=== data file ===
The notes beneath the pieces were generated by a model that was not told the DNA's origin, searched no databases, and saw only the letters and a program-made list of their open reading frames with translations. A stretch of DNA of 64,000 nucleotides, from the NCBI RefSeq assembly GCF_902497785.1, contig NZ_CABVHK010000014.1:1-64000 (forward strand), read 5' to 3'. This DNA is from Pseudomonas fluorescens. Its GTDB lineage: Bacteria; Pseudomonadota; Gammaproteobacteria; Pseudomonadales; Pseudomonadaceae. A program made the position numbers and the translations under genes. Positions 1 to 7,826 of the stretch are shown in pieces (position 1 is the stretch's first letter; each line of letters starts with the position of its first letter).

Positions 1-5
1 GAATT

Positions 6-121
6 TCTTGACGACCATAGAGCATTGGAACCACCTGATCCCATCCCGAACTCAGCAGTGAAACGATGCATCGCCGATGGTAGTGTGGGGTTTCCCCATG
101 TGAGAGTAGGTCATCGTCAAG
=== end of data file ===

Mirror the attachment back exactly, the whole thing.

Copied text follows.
The notes beneath the pieces were generated by a model that was not told the DNA's origin, searched no databases, and saw only the letters and a program-made list of their open reading frames with translations. A stretch of DNA of 64,000 nucleotides, from the NCBI RefSeq assembly GCF_902497785.1, contig NZ_CABVHK010000014.1:1-64000 (forward strand), read 5' to 3'. This DNA is from Pseudomonas fluorescens. Its GTDB lineage: Bacteria; Pseudomonadota; Gammaproteobacteria; Pseudomonadales; Pseudomonadaceae. A program made the position numbers and the translations under genes. Positions 1 to 7,826 of the stretch are shown in pieces (position 1 is the stretch's first letter; each line of letters starts with the position of its first letter).

Positions 1-5
1 GAATT

Positions 6-121
6 TCTTGACGACCATAGAGCATTGGAACCACCTGATCCCATCCCGAACTCAGCAGTGAAACGATGCATCGCCGATGGTAGTGTGGGGTTTCCCCATG
101 TGAGAGTAGGTCATCGTCAAG